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Number of Pages: 48
Vendor: National Geographic Children's Books
Publication Date: 2013
As the first President of the United States of America and the Commander in Chief who led a rebel army to victory in the Revolutionary War, George Washington was a legendary leader of men. He had high expectations of his soldiers, employees, and associates. At his Virginia plantation, Mount Vernon, his expectations of his workers were no different: "I expect such labor as they ought to render," he wrote.
Except there was a big difference. The workers who kept Mount Vernon operating were enslaved. And although Washington called them "my people," by law they were his property. The Founders birthed a document celebrating "Life, Liberty, and the Pursuit of Happiness" as unalienable rights at the same time people were being bought and sold. But the people of Mount Vernon were so much more, and they each have compelling stories to tell.
In the pages of Master Georges People, Marfé Ferguson Delano gives us fascinating portraits of cooks, overseers, valets, farm hands, and moreessential people nearly lost in the shadows of the pastinterwoven with an extraordinary examination of the conscience of the Father of Our Country.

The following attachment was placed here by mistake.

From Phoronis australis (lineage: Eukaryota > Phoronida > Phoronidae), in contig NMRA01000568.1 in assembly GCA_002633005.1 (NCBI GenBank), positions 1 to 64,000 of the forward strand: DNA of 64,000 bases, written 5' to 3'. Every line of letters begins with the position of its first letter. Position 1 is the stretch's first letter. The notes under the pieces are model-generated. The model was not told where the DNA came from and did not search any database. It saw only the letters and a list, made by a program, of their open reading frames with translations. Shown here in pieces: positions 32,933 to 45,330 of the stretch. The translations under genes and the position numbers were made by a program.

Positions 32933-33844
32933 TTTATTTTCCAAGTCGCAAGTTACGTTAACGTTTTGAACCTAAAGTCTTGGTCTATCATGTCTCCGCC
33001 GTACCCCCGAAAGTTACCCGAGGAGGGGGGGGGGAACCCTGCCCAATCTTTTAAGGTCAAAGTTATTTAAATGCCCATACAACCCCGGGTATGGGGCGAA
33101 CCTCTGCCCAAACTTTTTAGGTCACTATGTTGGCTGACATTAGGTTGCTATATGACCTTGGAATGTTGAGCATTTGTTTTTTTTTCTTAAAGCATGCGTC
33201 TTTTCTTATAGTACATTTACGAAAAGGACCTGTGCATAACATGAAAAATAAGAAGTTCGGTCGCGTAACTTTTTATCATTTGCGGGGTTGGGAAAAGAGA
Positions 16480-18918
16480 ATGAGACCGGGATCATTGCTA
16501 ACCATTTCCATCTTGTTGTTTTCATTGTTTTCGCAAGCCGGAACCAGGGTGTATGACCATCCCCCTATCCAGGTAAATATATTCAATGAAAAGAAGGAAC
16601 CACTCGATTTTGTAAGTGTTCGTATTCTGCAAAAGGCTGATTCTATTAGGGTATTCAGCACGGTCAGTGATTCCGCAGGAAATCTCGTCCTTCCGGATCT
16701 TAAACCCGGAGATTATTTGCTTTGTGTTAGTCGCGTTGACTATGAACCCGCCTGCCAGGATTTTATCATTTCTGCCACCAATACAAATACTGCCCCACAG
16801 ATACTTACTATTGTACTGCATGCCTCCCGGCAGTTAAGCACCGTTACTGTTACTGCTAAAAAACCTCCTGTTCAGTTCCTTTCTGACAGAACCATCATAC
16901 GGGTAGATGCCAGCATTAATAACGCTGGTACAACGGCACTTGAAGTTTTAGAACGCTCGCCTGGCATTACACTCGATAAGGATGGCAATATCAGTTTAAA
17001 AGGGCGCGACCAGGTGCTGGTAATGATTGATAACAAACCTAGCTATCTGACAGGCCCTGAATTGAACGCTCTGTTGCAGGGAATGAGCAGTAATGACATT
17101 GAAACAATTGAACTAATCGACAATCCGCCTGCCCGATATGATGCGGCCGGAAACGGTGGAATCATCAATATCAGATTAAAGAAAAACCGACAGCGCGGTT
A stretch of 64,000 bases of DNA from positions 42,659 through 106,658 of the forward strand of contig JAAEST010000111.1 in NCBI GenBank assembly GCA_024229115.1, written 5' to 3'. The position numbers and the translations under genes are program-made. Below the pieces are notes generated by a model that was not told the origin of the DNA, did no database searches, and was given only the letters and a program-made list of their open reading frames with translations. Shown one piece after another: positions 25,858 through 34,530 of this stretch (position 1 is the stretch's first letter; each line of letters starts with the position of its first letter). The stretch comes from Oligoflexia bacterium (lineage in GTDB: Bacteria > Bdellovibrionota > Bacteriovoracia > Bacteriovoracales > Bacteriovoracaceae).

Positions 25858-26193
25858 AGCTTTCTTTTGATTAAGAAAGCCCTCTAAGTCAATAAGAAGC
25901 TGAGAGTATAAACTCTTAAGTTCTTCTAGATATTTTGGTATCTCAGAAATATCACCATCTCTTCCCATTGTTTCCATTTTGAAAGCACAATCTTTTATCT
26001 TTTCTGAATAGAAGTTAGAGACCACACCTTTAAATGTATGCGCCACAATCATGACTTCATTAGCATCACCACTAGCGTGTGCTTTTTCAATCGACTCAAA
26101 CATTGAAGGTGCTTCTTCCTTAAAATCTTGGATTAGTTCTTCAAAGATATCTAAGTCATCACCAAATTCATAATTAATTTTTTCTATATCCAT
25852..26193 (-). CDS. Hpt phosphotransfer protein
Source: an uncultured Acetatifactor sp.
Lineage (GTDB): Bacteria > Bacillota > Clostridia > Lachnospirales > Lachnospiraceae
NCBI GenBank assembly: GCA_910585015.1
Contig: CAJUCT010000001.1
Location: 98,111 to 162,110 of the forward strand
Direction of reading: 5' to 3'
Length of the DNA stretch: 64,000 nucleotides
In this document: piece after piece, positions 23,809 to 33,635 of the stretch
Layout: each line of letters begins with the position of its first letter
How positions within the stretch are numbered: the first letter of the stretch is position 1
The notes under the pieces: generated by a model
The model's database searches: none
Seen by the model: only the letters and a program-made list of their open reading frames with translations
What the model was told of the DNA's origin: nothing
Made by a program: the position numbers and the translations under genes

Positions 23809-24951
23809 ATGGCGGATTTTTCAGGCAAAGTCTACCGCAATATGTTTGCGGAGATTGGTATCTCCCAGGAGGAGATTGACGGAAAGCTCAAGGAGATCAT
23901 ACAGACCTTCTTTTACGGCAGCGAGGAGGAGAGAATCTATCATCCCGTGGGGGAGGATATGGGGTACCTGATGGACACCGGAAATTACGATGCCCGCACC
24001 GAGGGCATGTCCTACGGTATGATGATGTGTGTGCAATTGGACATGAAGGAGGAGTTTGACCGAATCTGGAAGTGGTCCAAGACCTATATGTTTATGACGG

Marfé Ferguson Delano lives within biking distance of George Washingtons Mount Vernon and has long been curious about her famous historic neighbor. Her curiosity led to a four-year research project and the discovery of a whole host of less-famous historic neighborsthe enslaved people who lived with George and Martha on their plantation farm and now so richly populate the beautifully written pages of Master Georges People. Her previous books for National Geographic include Helens Eyes: A Photobiography of Annie Sullivan, Helen Kellers Teacher and Earth in the Hot Seat: Bulletins from a Warming World. Visit her web site at www.marfebooks.com.
Named 2014 Notable Social Studies Trade Book for Young People by the NCSS and Children's Book Council
"A revealing portrait of the father of our country as a slave owner....A thoughtful new insight into an iconic American life." Kirkus Reviews
"Delano does an excellent job of presenting context for the prevailing attitudes and economic realities of the 18th century…Photographs of costumed interpreters provide visual immediacy and freshness." School Library Journal
"Colorfully illustrated…well-researched and clearly presented information on the topic makes this a valuable addition to American history collections for young people." Starred review, Booklist
"Lori Epsteins photographs help deepen understanding of the day-to-day existence of people trapped in slavery. This important, carefully researched work of nonfiction proves both factual and fascinating." Washington Parent
"Master Georges People is a fascinating portrait of the evolving thinking of our first President on the subject of slavery." NC Teacher Stuff blog